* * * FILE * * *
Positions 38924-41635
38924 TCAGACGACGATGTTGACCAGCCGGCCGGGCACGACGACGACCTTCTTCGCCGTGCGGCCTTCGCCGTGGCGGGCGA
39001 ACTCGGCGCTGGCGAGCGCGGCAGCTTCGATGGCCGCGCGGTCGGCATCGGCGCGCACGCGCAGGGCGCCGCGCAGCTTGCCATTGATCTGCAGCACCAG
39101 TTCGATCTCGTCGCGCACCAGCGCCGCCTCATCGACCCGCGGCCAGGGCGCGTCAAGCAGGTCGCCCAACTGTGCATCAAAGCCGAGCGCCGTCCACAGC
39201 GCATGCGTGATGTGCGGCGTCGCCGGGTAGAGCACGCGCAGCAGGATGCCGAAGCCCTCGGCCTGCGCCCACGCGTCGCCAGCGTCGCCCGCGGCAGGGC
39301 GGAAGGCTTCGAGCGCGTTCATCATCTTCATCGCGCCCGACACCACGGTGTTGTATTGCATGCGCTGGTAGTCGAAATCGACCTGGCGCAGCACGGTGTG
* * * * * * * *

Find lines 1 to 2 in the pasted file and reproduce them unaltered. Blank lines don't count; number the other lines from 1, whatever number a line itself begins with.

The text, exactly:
Positions 38924-41635
38924 TCAGACGACGATGTTGACCAGCCGGCCGGGCACGACGACGACCTTCTTCGCCGTGCGGCCTTCGCCGTGGCGGGCGA